1.   No Re-election if over 3% Deficit
If there is a deficit of more than 3% of GDP, all sitting members of Congress are ineligible for re-election.

2.   No Tenure/ No Pension
A Congressman/woman collects a salary while in office and receives no paywhen they're out of office.

3 . Congress (past, present & future) participates in Social Security.
All funds in the Congressional retirement fund move to the Social Securitysystem immediately. All future funds flow into the Social Security system,and Congress participates with the American people. It may not be used for any other purpose.

4 . Congress can purchase their own retirement plan, just as all Americans do.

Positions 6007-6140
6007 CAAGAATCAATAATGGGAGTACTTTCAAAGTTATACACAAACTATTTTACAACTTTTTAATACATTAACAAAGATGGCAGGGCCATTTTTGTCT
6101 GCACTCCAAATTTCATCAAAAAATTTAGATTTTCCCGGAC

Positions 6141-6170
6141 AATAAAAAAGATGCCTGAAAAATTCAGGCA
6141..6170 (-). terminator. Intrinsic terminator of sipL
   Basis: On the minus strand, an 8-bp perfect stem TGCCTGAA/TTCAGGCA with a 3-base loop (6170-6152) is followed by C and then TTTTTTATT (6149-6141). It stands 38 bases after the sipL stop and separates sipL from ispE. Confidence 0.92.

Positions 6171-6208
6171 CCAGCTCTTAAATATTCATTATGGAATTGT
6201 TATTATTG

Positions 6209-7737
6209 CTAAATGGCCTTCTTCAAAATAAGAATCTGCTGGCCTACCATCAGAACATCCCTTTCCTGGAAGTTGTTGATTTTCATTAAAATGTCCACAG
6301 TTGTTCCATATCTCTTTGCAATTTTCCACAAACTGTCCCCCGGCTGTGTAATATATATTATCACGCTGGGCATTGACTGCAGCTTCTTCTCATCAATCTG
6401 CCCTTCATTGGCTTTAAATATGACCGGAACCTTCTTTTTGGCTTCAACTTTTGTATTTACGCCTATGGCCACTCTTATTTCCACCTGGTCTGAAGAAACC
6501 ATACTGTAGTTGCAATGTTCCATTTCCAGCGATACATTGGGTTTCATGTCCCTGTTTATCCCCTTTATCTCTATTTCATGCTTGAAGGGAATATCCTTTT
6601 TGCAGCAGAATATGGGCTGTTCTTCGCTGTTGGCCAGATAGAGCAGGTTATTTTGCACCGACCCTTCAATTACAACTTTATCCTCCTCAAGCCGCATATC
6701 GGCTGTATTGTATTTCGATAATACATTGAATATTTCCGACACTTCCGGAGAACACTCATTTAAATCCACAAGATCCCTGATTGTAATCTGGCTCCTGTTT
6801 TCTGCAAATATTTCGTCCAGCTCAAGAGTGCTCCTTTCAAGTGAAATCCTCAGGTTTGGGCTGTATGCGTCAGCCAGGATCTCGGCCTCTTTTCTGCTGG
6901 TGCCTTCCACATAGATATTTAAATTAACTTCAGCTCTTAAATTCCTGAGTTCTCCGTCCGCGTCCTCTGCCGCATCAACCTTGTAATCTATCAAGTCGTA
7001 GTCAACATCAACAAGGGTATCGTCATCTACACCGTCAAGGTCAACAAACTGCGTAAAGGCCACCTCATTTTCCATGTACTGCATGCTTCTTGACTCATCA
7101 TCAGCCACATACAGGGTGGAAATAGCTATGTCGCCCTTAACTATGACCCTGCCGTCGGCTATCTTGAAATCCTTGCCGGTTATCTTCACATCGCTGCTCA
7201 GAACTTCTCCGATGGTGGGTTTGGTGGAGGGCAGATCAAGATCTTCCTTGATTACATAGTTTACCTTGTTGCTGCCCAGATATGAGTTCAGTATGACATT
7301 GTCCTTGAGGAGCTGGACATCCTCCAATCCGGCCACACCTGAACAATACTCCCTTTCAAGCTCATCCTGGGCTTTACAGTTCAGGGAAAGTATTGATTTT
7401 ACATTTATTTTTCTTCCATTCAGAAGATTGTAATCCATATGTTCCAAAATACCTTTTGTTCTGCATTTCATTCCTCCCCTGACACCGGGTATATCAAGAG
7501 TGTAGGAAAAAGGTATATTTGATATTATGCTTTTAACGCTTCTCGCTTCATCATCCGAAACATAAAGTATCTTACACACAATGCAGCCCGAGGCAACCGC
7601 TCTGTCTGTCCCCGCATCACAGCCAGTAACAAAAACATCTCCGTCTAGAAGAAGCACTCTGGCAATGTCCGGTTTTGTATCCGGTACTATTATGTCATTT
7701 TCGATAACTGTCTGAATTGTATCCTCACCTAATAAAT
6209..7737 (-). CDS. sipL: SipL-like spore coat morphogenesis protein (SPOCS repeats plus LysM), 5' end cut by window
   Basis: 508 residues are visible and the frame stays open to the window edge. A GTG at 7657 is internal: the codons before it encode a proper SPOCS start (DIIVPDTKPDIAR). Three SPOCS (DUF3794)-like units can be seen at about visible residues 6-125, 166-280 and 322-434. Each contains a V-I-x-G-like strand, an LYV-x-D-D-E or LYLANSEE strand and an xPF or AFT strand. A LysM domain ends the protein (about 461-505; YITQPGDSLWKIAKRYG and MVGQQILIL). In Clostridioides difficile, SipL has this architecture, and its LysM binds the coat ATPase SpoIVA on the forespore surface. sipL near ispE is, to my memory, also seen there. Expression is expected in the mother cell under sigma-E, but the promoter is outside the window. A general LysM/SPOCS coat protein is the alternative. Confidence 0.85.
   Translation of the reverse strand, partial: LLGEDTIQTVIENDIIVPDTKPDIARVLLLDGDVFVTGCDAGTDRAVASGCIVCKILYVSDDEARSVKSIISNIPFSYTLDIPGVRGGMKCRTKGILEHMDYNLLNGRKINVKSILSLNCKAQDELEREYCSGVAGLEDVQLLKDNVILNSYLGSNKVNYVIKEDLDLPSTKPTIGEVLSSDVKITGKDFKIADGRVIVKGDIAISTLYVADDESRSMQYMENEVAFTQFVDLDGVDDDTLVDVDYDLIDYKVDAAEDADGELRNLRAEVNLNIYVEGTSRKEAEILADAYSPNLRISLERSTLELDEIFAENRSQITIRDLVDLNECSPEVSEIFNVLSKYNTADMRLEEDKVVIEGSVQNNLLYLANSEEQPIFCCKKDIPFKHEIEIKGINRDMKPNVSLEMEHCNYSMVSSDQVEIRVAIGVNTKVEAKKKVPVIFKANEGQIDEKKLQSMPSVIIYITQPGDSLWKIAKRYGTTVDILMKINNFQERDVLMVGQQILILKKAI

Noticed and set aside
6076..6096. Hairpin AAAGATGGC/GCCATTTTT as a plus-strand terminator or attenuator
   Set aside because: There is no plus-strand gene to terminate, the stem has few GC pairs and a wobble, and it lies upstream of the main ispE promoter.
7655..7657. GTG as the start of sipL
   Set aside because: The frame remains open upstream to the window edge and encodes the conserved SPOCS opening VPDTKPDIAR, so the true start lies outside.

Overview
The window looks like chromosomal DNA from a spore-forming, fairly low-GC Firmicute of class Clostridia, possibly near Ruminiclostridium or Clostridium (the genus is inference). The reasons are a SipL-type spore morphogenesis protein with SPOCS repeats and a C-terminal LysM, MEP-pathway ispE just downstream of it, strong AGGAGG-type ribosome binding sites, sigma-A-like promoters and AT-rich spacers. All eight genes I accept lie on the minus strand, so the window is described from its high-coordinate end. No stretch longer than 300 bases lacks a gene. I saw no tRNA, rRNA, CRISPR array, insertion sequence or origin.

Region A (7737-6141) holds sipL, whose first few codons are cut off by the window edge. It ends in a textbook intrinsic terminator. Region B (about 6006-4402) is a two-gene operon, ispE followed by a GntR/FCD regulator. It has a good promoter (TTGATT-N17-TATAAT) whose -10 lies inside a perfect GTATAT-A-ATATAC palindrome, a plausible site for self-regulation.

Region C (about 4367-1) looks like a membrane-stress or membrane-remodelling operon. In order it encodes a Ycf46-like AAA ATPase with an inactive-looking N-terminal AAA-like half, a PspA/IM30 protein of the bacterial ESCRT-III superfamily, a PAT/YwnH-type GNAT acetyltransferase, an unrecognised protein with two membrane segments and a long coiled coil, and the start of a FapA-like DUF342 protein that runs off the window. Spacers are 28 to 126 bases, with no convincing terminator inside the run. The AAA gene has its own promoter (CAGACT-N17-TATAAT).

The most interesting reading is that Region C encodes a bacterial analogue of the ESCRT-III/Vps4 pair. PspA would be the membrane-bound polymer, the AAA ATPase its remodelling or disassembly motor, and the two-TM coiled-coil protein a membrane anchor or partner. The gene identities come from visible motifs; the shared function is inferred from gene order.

5 . Congress will no longer vote themselves a pay raise.
Congressional pay will rise by the lower of CPI or 3%.

6 . Congress loses their current health care system and participatesin the same health care system as the American people.

7 . Congress must equally abide by all laws they impose on the American people.

8. All contracts with past and present Congressmen/women are void effective 12/31/13.

The American people did not make this contract with Congressmen/women.
Congress made all these contracts for themselves.
Serving in Congress is an honor, not a career.
The Founding Fathers envisioned citizen legislators,

so ours should serve their term(s), then go home and back to work.
If each person contacts a minimum of twenty people then it will only take three days
for most people (in the U.S.) to receive the message.

Don't you think it's time? 

Saturday, October 12, 2013

Quarterly Column

Long-term readers know I write a column for Inside Business, which is affiliated with The Virginian Pilot and owned by Landmark Communications.  My latest column can be found here:

Tuesday, October 8, 2013

Wake Up, Ronnie!